In the past, for example, his team might have spotted a database query running too slowly and focused on that, even though "it was not actually doing anything to the user experience." Or conversely, he said his team would spend time fixing an identified problem, like a database performance issue, thinking the fix would resolve application performance issues only to find users still had problems with the app.
Alexander PluimCTO, BVA Auctions
Such incidents show that although APM isn't a new discipline, it hasn't kept up with organizational needs, said Forrester Research's Hanson.
"The infrastructure has gotten very complicated, so we're monitoring not only desktops, but servers and networks. We also have a lot of applications running, and they're multicomponent applications, and some are off premise and some are on premise, so you have to monitor that," Hanson said. Monitoring security is yet another component of APM.
"And you still have calls from users who are saying I can't get my job done. And [CIOs ask]: 'How could I not know that? How did I not know that my user still has trouble because everything looks green?'" he said. "You can reach a point where there's so much infrastructure monitoring that you can't see the forest for the trees. You can't tell what problems are really important, and which ones are housekeeping."
Put it in writing, new tools for the job
Andrew Spencer, director of technology for the five-year-old online retailer Stance Socks, said a rigorous APM strategy is critical for success, particularly at a company like his where the website is actually a single-page application.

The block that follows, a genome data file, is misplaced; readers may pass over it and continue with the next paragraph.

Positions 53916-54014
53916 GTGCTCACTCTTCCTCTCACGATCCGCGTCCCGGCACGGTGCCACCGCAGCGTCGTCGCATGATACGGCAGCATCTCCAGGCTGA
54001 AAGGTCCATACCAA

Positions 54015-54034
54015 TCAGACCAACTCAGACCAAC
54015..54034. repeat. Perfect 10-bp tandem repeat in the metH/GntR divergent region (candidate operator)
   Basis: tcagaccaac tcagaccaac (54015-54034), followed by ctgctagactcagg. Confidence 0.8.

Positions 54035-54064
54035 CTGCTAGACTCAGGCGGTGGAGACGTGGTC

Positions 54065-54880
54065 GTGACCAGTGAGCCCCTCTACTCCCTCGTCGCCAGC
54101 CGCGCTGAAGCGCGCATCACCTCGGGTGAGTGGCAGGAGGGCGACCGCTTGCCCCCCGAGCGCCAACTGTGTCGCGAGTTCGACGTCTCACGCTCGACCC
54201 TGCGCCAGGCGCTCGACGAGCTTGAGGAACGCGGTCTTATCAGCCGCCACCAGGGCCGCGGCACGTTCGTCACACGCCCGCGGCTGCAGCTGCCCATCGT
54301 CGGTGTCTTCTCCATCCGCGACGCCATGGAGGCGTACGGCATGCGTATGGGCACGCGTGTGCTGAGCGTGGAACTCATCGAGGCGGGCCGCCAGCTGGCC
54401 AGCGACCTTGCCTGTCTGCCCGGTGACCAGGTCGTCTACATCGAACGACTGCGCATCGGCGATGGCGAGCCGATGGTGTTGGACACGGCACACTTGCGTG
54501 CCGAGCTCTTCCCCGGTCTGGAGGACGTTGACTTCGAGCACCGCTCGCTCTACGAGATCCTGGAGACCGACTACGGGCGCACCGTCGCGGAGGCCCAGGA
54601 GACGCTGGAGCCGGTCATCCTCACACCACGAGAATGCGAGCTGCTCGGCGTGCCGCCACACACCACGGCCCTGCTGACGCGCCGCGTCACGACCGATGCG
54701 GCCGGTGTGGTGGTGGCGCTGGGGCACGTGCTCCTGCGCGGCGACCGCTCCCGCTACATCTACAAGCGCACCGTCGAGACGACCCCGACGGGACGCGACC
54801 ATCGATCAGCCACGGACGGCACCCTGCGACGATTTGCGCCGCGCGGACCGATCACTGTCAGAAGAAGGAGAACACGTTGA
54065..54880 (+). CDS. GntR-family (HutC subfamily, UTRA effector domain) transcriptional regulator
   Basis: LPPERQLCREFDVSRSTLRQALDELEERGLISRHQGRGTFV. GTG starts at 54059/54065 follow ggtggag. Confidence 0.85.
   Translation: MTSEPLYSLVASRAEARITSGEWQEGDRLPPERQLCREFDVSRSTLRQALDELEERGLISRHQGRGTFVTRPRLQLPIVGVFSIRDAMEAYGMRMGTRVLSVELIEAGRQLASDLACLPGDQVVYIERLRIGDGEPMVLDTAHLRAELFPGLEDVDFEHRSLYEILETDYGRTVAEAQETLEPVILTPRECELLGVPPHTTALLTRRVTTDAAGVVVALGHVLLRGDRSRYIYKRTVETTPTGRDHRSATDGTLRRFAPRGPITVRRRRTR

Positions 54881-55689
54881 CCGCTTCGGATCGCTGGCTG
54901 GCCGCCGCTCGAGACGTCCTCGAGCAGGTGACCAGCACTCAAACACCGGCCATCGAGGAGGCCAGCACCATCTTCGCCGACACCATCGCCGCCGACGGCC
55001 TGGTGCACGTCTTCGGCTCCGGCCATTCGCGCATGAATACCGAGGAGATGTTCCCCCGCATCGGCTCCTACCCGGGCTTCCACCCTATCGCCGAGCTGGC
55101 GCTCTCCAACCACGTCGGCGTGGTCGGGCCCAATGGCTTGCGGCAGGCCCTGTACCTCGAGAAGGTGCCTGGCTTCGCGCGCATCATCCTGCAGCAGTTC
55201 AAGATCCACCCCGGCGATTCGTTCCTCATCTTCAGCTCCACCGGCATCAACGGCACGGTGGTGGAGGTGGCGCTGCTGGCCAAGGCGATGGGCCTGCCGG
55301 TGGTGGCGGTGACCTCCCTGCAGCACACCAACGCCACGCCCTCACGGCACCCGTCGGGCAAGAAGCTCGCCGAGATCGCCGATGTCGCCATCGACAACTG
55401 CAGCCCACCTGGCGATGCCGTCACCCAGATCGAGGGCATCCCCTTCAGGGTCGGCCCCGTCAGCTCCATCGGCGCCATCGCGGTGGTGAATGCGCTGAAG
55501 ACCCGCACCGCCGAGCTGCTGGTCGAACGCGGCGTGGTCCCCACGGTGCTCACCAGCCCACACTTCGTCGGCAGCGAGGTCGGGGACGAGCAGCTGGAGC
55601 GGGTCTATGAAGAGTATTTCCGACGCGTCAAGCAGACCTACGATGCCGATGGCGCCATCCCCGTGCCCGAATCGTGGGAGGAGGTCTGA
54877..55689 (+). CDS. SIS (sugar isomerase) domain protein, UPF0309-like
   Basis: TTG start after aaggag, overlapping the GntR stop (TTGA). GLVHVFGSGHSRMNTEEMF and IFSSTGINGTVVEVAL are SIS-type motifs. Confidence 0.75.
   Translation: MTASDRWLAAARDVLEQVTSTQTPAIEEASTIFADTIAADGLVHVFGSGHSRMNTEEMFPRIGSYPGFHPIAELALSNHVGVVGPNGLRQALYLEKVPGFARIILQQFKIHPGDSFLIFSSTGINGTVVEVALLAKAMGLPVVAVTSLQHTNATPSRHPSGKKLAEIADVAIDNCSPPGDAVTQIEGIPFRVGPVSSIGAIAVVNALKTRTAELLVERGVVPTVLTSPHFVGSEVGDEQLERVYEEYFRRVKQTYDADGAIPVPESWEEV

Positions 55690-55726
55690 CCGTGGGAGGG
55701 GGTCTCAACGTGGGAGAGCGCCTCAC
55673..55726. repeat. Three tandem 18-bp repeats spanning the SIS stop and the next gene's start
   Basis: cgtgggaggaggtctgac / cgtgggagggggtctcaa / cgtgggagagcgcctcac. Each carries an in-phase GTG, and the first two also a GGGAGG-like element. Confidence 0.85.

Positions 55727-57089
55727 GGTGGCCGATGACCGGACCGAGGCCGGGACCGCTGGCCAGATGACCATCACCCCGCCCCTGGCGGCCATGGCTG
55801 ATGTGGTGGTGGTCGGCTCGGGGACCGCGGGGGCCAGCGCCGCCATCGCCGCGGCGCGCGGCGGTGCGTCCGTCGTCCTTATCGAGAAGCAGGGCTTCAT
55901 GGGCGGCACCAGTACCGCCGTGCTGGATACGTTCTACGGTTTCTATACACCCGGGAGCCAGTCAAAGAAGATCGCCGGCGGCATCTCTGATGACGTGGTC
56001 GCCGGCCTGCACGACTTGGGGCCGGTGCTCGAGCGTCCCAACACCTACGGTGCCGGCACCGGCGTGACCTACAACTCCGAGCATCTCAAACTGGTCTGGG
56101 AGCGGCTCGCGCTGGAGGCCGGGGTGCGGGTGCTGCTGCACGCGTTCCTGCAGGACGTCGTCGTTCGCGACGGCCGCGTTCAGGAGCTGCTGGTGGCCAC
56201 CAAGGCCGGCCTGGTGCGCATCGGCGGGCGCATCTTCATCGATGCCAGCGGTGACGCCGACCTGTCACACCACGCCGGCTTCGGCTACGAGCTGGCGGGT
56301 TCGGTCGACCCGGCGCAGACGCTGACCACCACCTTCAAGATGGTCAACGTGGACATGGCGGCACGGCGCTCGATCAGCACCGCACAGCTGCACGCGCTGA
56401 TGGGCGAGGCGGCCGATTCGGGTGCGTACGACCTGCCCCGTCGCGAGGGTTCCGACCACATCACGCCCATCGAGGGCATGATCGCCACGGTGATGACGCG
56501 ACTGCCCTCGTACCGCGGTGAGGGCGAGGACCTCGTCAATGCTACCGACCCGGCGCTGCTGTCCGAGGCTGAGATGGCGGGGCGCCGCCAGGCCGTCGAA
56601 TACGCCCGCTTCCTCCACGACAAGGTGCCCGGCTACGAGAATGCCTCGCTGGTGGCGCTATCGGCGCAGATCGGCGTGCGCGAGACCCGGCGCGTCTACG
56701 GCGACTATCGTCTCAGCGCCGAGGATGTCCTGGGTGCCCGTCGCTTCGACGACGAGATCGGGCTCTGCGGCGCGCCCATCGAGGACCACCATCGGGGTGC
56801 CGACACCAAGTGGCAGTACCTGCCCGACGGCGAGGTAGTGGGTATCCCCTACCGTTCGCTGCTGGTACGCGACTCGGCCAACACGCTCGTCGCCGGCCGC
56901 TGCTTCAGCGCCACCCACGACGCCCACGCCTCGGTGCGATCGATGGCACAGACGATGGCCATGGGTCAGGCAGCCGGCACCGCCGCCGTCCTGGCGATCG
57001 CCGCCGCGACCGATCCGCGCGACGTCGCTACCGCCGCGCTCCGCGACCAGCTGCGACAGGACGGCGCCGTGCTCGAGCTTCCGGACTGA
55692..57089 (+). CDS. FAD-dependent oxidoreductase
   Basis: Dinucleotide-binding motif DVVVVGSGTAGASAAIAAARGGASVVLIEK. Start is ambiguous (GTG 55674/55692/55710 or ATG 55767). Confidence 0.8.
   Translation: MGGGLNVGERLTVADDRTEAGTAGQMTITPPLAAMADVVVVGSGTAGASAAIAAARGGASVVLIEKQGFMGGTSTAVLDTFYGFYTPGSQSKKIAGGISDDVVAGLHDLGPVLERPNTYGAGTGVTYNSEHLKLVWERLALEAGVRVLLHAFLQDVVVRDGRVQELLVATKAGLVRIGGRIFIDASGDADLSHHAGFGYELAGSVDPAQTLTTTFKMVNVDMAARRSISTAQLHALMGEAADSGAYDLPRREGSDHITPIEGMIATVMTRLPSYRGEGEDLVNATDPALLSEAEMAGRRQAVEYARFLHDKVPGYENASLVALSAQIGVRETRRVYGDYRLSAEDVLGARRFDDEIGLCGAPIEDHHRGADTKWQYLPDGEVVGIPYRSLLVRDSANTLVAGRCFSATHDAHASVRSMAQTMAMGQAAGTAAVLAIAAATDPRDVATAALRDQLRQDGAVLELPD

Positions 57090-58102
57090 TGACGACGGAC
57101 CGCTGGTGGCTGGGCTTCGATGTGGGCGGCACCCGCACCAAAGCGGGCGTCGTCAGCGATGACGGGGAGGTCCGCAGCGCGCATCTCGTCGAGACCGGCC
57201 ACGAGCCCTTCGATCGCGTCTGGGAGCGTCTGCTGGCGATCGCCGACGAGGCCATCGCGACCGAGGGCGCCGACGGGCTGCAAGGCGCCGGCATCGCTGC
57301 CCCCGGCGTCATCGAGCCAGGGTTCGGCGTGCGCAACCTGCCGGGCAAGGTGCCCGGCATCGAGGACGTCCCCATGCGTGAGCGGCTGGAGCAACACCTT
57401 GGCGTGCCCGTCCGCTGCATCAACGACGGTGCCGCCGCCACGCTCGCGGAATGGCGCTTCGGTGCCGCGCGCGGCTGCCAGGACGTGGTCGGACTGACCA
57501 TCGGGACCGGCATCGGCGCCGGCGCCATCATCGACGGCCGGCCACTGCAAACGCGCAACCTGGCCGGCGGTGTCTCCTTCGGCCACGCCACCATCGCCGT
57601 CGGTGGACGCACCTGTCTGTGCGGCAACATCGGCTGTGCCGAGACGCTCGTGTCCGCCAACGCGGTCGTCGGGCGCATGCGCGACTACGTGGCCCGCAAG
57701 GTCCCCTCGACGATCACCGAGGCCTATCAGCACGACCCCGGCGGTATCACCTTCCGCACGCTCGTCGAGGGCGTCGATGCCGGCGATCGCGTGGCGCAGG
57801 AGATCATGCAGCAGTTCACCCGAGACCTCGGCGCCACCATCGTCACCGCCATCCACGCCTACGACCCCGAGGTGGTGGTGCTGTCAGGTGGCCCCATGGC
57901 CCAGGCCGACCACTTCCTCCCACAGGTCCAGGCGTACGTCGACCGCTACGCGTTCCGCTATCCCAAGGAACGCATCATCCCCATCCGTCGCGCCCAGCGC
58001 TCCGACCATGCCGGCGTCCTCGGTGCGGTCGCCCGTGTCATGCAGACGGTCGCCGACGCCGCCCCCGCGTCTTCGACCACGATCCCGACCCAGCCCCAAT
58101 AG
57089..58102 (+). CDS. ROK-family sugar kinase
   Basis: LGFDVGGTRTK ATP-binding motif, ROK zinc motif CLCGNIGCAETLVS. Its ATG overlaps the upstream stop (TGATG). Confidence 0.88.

A major component of a rigorous strategy is having it formalized, Spencer said.
"It should be written down, and it should be something you consider first," Spencer said. That means when you implement new apps, you know how you're going to monitor them so you have visibility into the user experience and what metrics you'll use to measure that experience.
Pluim also stressed the importance of having the right APM tools doing the right job. He said part of the problem with his past APM approach were the tools he had in place; they were great at showing technology performance, (giving insight into, for example, real-time database usage), but they didn't provide insight into how that impacted actual application performance. In early 2015 he deployed APM technology from Dynatrace to better focus application performance monitoring and established what user experience metrics would be monitored.
KPIs, DevOps paves way to improved APM
Another APM best practice involves prioritizing which apps are most important to the business -- that is, which ones bring in the money, Gartner's De Silva said. That way, he said, IT knows to prioritize fixing problems with those apps.
Hanson added, "The successful CIO is saying that this is what we do with APM and here's why it matters to the business and we are fixing the problems in priority order based on how it affects the business and how it affects the customer."
CIOs leading in this space also know how to use their performance management strategies to improve their applications, and not simply fix problems for the short term.
Consider Spencer's approach to APM at Stance. "Because we're constantly monitoring key performance indicators, we know how those affect the user experience. We take that data and we're able to tactically improve the applications; we continuously improve the experience," he said.
De Silva said implementing a DevOps environment is another best practice within strong APM disciplines. By its nature, DevOps has development and operations working together and alongside the business, "so they monitor metrics very important to business folks."
DevOps turned out to be a key to improving the APM practice at BVA Auctions, Pluim said. The company implemented a DevOps environment two years ago to break down silos and foster more collaboration. The DevOps environment also helped his APM efforts to create a user-centric APM discipline.
"Before, if an app was broken, everyone would think it's not their responsibility. But now when the application is broken, everyone is interested in making the application work again," he said. "And we made a shift from fixing bugs in an application that were problems from a tech perspective to a shift to where we're looking at what's really impacting business and what we can do to fix those business issues instead of fixing tech issues."